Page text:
Above: Autofluorescence from mixed connective tissues imaged by confocal microscopy (left). The autofluorescent emissions can be spectrally-resolved through wavelength scanning (right). Excitation at 488nm.

Whilst autofluorescence from endogenous fluorophores can reveal much about the biochemical composition of a sample, it can also hamper the microscopic detection of targeted fluorochromes if they emit light at the same wavelengths as endogenous fluors. Indeed, without proper controls, complex background autofluorescence can lead to misinterpretation of image data and generation of false positive results.

Autofluorescence derives from multiple sources within the sample – the main culprits are  NADH and NADPH, lipofuscins, flavins, elastin and collagen (and lignin and chlorophyll in plants). The excitation and emission ranges of the worst offenders have been shown below. It follows that tissues with high collagen and elastin contents, e.g. skin, tendon and cartilage, autofluoresce very brightly; as do tissues that are rich in metabolic breakdown products such as lipofuscin, e.g. liver, spleen etc.

Autofluorescent data

Adding to the problem is the effect of chemical fixatives (e.g. formalin, glutaraldehyde etc) and solvents used to preserve tissue architecture for microscopy: the cross-linkages generated by these chemicals increase autofluorescence, which can be worsened further by long-term storage of the fixed processed tissues.

So, dear reader, here’s some simple advice on steps that you can take to address this common problem:

1. Include an unlabelled control to evaluate the level of autofluorescence within your sample.

  • Observation of unlabelled samples through RGB fluorescent filters (note their transmission characteristics) will help identify where in the visible spectrum the autofluorescent signal is brightest.
  • Spectral (lambda, wavelength) scanning will allow you to precisely identify the fluorescent emission spectra from endogenous fluorochromes and can help separate their emissions from those of your fluorochrome (see above figure).

2. Select fluorochromes that are outside the range of the autofluorescence.

  • If the autofluorescence signal is high in the blue, then move into the green; if it’s high in the green, move into the red – or better still, the far red (if your system can detect in this range).
  • Use modern fluorescent probes (e.g. Alexa Fluor, Dylight, or Atto range) instead of first generation fluorochromes.  They are brighter, more photo-stable and have narrower excitation and emission bands. They are also available in variants that span the near UV, visible and far red range of the spectrum, affording you plenty of choice.

3. Use a microscope with filters optimised for your choice of fluorochromes.

  • Band-pass filters which collect emissions within a specific range may be more useful than long-pass filter sets which collect all emissions past a certain wavelength. The narrower the range of the band-pass filter, then the better it can separate fluorophores with close emission spectra.

4. If the autofluorescence is unevenly distributed within your sample, use targeted microscopy to avoid it.

5. If you can’t avoid the autofluorescence, then take measures to remove or reduce it.

  • Analyse the pixel intensity distribution within your image and try thresholding out the lower intensity autofluorescence signal.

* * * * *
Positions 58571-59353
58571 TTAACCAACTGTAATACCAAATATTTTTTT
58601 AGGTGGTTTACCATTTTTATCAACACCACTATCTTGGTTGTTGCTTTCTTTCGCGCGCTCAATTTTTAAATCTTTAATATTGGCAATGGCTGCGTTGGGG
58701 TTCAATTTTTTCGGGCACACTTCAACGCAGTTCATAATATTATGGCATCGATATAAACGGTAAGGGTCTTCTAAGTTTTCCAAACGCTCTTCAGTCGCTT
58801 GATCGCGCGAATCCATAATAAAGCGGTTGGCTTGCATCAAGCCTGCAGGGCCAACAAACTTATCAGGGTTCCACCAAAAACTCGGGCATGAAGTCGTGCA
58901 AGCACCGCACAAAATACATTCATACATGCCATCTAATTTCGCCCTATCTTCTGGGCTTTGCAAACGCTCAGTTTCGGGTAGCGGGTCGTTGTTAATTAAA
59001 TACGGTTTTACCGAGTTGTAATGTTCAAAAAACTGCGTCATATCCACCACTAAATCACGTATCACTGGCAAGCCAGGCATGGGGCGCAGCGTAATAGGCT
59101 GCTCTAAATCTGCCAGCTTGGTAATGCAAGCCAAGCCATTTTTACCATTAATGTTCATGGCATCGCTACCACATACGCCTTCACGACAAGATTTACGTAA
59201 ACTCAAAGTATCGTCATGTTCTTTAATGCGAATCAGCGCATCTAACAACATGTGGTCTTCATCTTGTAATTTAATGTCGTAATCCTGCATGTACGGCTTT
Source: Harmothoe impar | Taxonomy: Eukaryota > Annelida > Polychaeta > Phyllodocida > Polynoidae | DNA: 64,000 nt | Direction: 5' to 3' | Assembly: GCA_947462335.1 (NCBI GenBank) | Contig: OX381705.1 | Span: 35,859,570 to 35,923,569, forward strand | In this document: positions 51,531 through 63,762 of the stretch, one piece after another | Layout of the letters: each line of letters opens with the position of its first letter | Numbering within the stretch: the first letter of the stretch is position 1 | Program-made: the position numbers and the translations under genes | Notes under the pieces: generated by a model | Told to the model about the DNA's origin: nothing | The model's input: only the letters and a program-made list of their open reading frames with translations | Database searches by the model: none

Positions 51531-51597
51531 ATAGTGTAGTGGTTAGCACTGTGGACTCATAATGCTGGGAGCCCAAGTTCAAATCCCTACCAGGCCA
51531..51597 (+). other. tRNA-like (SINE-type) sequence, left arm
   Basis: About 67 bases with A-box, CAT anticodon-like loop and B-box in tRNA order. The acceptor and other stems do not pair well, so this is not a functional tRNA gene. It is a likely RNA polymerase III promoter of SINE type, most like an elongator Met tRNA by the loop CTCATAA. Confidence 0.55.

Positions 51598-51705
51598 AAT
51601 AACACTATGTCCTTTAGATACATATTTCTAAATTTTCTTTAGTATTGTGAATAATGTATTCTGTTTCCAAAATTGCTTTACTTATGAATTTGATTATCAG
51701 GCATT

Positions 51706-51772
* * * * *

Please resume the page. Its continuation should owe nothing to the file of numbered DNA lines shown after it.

• Pre-bleach your samples in a light box using a high intensity illumination source prior to fluorescent labelling (see below reference)
  • Treat samples with a chemical reagent (e.g. sodium borohydride, Sudan black B, ammonium ethanol etc) to reduce background autofluorescence (see below reference)

6. If all else fails, consider the following:

  • use cryoprocessed material as an alternative to chemical fixation and paraffin wax processing.
  • avoid long term storage of material/archival tissue samples.
  • try a different detection modality (e.g. immunoperoxidase instead of immunofluorescence)


Further reading

Wright Cell Imaging Facility. Autofluorescence: Causes and Cures


IN-FOCUS: Better To Burn Bright Than To Fade Away: Reducing Photo-bleaching in Fluorescence Microscopy.

[Parameter-Settings] FileVersion = 2000 Date/Time = 0000:00:00 00:00:00 Date/Time + ms = 0000:00:00,00:00:00:000 User Name = TCS User Width = 1032 Length = 1032 Bits per Sample = 8 Used Bits per Sample = 8 Samples per Pixel = 3 ScanMode = xy Series Name = demo2.lei

Above: Photo-bleaching (fading) occurs when a fluorochrome permanently loses the ability to fluoresce due to photon-induced chemical damage and covalent modification. 

Hands up if you’ve spent hours preparing a sample for fluorescence microscopy only to see the signal disappear before your eyes upon excitation? Frustrating eh (unless, of course, FRAP is your objective)? Well here’s some simple and sound advice on how you can minimise photo-bleaching and get the best out of your samples under the fluorescence microscope.

1. Visualise your samples immediately after fluorescent labelling – this is when they are at their brightest.

  • If this is not possible then loosely wrap your samples in aluminium foil and keep them in the dark at 4oC until you get the opportunity to image them.

2. Minimise their exposure to light in order to reduce photo-bleaching.

  • visualise your samples under low light conditions.
  • use transmitted light to find a region of interest (ROI) and then switch to epifluorescence observation – avoid dwelling too long on the ROI.
  • step down the intensity level of excitation light or insert a neutral density filter into the light path.
  • set up imaging parameters on a neighbouring region and then return to the ROI for image capture.
  • use image binning to reduce exposure time.